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Iceland

// Information about Iceland before, during and after the war.

By the early twentieth century, Iceland's economy had remained almost medieval, but with the economic authority established in the country, began a phase of progress at a relatively fast pace. At this point, there was still some fight for independence, in 1904 Iceland established its own government, and finally, in 1918 Denmark recognized Iceland as an independent kingdom. From then until the Second World War, there have been great economic progress, despite the Great Depression. 

When Denmark was occupied by Nazi Germany in April 1940, Iceland has lost connection with their head of state. A month later, Iceland has also been busy, but this time by British troops. In May 1941 the government of Iceland Sveinn Björnsson said the minister as ruler of Denmark. 


 
In early 1944, while Denmark still occupied by the Germans, citizens of Iceland unilaterally decided to end with the Treaty of Union with Denmark. In a nationwide referendum, with 98.6% of registered voters, 95% chose the Republic. The Republic of Iceland was proclaimed at Thingvellir on June 17, 1944, being the first president Sveinn Björnsson.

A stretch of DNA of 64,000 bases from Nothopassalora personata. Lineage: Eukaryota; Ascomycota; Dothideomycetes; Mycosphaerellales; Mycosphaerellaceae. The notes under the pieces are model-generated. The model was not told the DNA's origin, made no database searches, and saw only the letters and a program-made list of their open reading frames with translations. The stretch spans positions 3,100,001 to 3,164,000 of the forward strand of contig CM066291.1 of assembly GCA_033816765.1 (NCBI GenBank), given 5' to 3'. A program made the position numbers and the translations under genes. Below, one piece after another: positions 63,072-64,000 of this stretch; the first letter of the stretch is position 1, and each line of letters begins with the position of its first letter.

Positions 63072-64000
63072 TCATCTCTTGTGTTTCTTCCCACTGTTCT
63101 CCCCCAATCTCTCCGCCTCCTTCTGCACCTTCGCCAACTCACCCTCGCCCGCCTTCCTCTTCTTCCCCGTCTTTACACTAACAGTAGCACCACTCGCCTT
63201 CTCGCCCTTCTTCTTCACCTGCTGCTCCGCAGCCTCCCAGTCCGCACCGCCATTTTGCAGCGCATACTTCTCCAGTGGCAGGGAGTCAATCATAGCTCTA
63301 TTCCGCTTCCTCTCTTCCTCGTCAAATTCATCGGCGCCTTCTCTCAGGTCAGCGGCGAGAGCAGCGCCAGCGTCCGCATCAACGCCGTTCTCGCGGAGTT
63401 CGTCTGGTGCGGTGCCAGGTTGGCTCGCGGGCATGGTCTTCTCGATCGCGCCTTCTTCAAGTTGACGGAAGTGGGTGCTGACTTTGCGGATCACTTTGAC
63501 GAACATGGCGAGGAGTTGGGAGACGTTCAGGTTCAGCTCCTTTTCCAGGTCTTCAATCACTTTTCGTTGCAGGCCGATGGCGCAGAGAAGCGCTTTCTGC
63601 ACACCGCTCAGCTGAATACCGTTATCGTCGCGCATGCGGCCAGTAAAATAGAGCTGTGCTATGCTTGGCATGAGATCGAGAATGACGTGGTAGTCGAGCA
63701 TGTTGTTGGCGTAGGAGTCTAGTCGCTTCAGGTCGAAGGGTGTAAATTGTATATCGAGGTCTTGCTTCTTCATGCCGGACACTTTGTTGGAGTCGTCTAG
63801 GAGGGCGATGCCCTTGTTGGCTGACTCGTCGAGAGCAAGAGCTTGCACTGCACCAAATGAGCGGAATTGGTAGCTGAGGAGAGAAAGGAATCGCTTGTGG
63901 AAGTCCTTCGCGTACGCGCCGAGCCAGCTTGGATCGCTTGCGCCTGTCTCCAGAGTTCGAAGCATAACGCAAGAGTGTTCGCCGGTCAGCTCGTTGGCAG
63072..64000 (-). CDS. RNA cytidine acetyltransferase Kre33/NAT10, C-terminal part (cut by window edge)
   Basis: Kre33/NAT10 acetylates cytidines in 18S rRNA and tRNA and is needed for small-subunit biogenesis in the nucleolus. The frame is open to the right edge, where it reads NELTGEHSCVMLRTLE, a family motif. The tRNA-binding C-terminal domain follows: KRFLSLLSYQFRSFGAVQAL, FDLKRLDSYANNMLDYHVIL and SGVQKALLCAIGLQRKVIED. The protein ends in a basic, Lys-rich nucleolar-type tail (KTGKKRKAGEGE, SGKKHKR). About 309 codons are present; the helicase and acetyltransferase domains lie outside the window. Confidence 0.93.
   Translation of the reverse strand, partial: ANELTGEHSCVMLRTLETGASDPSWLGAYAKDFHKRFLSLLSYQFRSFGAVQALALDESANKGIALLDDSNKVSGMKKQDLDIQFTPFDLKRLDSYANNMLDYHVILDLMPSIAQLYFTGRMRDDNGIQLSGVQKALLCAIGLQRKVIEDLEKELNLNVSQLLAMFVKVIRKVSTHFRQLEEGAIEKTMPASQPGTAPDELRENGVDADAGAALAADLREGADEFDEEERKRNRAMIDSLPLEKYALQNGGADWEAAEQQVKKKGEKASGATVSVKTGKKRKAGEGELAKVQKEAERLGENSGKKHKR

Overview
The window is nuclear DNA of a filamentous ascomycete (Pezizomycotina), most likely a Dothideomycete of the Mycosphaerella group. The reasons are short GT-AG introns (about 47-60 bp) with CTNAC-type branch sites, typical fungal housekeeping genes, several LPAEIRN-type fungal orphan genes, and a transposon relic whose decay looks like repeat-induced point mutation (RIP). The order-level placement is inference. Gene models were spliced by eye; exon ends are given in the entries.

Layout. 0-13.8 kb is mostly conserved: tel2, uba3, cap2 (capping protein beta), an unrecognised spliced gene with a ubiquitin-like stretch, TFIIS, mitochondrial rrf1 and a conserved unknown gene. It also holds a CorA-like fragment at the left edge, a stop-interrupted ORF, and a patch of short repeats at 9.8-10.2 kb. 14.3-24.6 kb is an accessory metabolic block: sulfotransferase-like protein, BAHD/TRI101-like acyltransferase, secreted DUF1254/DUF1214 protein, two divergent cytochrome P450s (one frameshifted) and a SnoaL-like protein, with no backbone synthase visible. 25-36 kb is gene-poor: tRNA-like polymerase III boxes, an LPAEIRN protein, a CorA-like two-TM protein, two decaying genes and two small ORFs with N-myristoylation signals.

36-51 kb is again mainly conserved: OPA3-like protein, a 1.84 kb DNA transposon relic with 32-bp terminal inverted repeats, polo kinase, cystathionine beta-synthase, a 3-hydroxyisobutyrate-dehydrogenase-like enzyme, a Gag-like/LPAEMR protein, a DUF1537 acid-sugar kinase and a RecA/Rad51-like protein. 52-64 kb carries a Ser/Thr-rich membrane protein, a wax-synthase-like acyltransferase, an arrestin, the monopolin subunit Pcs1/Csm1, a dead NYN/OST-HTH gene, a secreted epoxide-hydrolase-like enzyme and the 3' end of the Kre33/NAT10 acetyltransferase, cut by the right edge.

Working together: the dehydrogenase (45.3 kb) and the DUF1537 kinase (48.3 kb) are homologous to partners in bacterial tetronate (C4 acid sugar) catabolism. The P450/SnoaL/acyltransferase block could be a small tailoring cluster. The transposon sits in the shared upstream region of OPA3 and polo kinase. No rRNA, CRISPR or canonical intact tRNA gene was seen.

Paradoxically, Iceland celebrated the creation of the Republic and the alienation of foreign laws still being occupied by foreigners. In 1941 Iceland's government was pressured by the United Kingdom and the United States asking for U.S. protection, to initially allow British troops to cease the occupation and were serving their country in another war stage.Contrary to contractual obligations, the U.S. did not take control of Iceland by the end of World War II. However, in 1946 an agreement was signed, enabling the U.S. to take control of the airport in Keflavík for 6 ½ years. After that agreement expired, Iceland became a member of NATO, and in 1951 during the Korean War, the U.S. had the permission of Iceland to station troops in the country under the aegis of NATO. The U.S. presence in the territory of Iceland, influenced in some way, more than a generation.



The english version of this article will be available soon. In the meanwhile, the text above was the result of a Google translation from portuguese version to english.



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